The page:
The conflict just wasn't during the Sunday morning service. It was destroying relationships. For example, some believers felt the freedom to eat meat that had been sacrificed to idols. After all, it was good meat and since they believed in Jesus, they could care less where the meat had come from. They also felt the freedom to drink a little wine now and again, in moderation. While this was perfectly within their rights as believers (as Paul makes very clear in 1 Corinthians 8 & 10, and Romans 14), they were also being arrogant and pushy. They started to flaunt these freedoms in front of people who were offended by them. In other words, "you must also practice my list of 'do's' for me to accept you and be nice to you."

Then there was the group who took offense to those behaviors. Instead of just quietly having their own personal opinion, they made it their personal quest to make sure everyone in the church lived according to their man-made standards: no meat, no booze...and whatever other rules they decided to come up with. This isn't to say that setting personal preferences is wrong or that choosing to forgo certain activities is legalistic. We have that freedom, too (and my wife and have said 'no' to a great many practices other believers take part in). But these believers were essentially saying "obey my list of don't's for me to accept you and be nice to you."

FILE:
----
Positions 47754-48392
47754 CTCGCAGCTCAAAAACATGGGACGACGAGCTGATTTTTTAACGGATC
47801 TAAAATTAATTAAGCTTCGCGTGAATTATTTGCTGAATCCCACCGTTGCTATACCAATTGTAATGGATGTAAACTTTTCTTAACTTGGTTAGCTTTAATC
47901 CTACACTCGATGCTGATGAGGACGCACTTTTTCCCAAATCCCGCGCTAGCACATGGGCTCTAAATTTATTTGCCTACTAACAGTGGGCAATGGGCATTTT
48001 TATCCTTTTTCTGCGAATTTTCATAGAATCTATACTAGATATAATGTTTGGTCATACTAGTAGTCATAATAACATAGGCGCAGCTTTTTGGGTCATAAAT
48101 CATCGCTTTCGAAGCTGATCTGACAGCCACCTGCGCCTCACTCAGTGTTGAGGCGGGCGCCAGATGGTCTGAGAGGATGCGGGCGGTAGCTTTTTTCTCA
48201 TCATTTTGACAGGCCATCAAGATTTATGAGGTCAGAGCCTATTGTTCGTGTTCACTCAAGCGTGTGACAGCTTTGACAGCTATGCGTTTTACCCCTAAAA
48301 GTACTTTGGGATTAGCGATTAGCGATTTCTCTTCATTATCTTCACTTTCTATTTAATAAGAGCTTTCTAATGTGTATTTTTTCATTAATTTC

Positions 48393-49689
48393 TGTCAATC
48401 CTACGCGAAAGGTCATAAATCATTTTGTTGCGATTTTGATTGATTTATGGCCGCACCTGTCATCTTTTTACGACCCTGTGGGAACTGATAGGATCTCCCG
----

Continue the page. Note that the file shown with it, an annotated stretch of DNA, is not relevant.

In 1 Corinthians 13:5 Paul tells us that one of the marks of love is that "it is not rude." The King James Version says "it does not behave unseemly." We are rude when we behave in such a way that is offensive, indecent, or dishonorable to others. It's not so much about breaking social norms and customs (i.e. wiping your feet before entering a home, calling before stopping by someone's house, etc) but more about the hurt that we cause when we neglect to show honor and decency towards someone else.

Paul was telling the Corinthians who felt they were "strong" in faith not to shove their sense of Christian freedom up the noses of those people offended by those behaviors. That's being rude and therefore isn't love. But he was also telling those offended by such behaviors not to go to war with a fellow believer on the (un)holy hill of one's own petty preferences. Jesus said something similar when he told us "you shall love your neighbor as yourself" (Mark 12:31). In other words, true biblical love values relationships and it treats others with dignity and respect.